Czech Republic: Acquisition of Real Estate

Transfer of ownership

Pursuant to the Czech civil law, the acquisition of real estate is a strictly formalised process. That is, the acquisition title must have a written form and the signature of the seller must be officially verified. In order to successfully transfer ownership rights to real estate, aside from concluding a written agreement, the parties must apply for the registration of the transfer in the real estate cadastre. Afterwards, the competent district office examines the application and, unless it contains any errors or deficiencies, it issues a decision on the registration of the transfer of ownership.

Pledges, easements, pre-emptive rights

The abovementioned process also applies to the establishment of pledges, easements and “in rem” pre-emptive rights. Moreover, please note that under the Czech civil law, not all pre-emptive rights shall be registered in the real estate cadastre. The parties have the right to choose if the pre-emptive right over a particular real estate shall be binding for the legal successor of the pre-emptive right grantor. If the pre-emptive right is agreed as “in rem”, it is established by its registration in the real estate cadastre and it does not cease even if the pre-emptive right grantor transfers the real estate to a third party by breaching the pre-emptive right. Otherwise, the pre-emptive right is “in personam” and it does not have to be registered in the real estate cadastre. If the “in personam” pre-emptive right is breached by the grantor, the pre-emptive right ceases and the beneficiary of the pre-emptive right shall merely be entitled to compensation. 

Real Estate Cadastre

As mentioned above, the ownership rights, pledges, easements and “in rem” pre-emptive rights must be registered in the real estate cadastre. The real estate cadastre is an information system containing all data on all land plots and buildings in the Czech Republic, except for the buildings that are not registered in the real estate cadastre e.g., advertising construction, utilities etc. The data registered in the cadastre is considered credible unless proven otherwise. However, in light of the most recent judicial decisions of the highest judicial authorities, one cannot unconditionally rely on the real estate cadastre´s information regarding the ownership right to the real estate. Therefore, the potential buyer shall conduct a comprehensive due diligence on the existence of the seller´s title to the real estate prior to the acquisition.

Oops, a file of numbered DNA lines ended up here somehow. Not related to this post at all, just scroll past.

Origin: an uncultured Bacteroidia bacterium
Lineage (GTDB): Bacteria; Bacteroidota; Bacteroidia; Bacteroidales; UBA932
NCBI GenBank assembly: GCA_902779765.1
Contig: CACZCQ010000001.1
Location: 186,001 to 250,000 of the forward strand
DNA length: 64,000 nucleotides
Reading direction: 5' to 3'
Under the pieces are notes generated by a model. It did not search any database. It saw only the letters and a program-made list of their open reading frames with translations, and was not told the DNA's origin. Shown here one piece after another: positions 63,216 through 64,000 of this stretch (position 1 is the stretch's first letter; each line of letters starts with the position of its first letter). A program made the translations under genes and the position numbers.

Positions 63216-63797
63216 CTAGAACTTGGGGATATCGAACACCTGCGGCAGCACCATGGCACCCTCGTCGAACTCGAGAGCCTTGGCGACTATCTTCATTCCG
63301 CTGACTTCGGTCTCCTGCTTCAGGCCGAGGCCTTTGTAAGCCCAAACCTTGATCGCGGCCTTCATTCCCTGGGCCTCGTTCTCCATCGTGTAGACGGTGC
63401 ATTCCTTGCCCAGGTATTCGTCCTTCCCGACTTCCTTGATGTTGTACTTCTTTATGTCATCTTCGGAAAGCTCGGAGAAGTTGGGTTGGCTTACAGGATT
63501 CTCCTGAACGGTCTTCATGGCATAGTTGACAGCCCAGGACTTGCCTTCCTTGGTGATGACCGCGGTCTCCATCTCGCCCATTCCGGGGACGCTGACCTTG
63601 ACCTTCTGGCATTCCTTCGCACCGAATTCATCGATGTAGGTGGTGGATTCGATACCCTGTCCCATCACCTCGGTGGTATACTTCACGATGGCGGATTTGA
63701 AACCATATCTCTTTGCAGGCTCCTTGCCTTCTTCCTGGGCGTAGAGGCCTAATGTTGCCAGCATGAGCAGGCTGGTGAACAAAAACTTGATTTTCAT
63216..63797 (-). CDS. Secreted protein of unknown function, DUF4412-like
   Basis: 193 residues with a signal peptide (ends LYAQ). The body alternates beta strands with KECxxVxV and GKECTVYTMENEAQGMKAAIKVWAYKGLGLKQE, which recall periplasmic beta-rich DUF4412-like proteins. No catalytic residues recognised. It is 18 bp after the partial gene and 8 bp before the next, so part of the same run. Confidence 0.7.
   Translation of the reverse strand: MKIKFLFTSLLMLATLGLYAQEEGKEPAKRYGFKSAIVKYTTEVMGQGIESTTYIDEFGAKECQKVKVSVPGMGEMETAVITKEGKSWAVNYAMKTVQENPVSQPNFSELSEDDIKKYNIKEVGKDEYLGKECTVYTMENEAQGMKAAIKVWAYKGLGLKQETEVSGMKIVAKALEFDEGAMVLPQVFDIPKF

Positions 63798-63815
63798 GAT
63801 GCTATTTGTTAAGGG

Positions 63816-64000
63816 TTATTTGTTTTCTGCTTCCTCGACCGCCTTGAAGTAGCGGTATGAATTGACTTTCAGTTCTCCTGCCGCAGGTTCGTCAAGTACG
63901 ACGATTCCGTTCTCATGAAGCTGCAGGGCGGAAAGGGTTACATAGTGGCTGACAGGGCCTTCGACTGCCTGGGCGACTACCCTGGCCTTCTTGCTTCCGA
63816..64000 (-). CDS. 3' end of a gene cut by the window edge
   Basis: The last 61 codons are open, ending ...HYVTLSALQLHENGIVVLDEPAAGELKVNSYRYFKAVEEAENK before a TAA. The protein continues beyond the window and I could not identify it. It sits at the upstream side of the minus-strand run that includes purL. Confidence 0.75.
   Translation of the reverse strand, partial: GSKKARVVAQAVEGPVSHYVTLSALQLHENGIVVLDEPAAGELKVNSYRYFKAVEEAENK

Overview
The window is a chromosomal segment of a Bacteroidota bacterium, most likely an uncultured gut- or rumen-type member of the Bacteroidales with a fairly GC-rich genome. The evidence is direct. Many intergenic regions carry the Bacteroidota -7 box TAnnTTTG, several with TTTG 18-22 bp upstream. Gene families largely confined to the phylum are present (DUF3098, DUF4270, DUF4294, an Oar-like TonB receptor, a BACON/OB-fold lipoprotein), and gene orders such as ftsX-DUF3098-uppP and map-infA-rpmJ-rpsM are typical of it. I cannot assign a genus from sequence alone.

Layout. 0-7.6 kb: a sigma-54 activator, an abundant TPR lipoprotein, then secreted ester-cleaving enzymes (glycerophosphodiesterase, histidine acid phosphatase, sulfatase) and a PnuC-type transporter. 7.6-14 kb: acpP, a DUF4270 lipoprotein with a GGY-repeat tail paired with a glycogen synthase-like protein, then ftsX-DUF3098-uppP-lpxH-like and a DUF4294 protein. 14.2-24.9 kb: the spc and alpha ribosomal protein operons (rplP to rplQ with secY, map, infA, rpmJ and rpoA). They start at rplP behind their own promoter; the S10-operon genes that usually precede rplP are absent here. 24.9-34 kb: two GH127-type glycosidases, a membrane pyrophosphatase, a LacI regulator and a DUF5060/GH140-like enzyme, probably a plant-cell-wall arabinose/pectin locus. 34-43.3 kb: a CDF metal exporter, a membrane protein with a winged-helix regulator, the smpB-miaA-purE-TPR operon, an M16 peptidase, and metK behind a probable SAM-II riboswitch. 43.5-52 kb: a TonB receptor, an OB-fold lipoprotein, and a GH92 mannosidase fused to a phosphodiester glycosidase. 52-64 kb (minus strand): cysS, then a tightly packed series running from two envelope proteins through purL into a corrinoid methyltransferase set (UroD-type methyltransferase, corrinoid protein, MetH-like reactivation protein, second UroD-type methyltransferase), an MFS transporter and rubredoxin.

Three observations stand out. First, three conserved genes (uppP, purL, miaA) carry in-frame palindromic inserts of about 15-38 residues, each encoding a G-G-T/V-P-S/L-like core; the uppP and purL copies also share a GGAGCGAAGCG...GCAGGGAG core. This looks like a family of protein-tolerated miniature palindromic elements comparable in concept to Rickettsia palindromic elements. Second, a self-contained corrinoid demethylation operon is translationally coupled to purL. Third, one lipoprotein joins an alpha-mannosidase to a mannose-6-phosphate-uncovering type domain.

When contemplating a possible acquisition of real estate in the Czech Republic, it is necessary to assess possible legal restrictions. Under the Czech civil law, there is no prohibition on the acquisition of real estate by foreigners. However, there are some restrictions that apply generally, e.g., the prohibition of fragmentation of agricultural and forest land outside the municipality´s built up area, restrictions on the acquisition of real estate under the Act on State Monument Care, as amended, etc. In many cases the breach of such legal provisions could lead to the transfer agreement´s invalidity or ineffectiveness. In order to eliminate such risks, it is recommended to carry out a due diligence process prior to the transaction. 

Superficies solo cedit

In the Czech Republic the principle superficies non solo cedit was historically used. Pursuant to this principle, the owner of the land plot is not necessarily the owner of the building constructed on said land plot. Consequently this principle was replaced (since the new Civil Code entered into force) by the principle of superficies solo cedit i.e. “the building is part of the land” the ownership was gradually unified and cannot be transferred separately. However, due to this, it is always important to inspect whether the land plot to be acquired is encumbered by a building and if so whether it is in the ownership of the seller, since there was no unification in all cases. 

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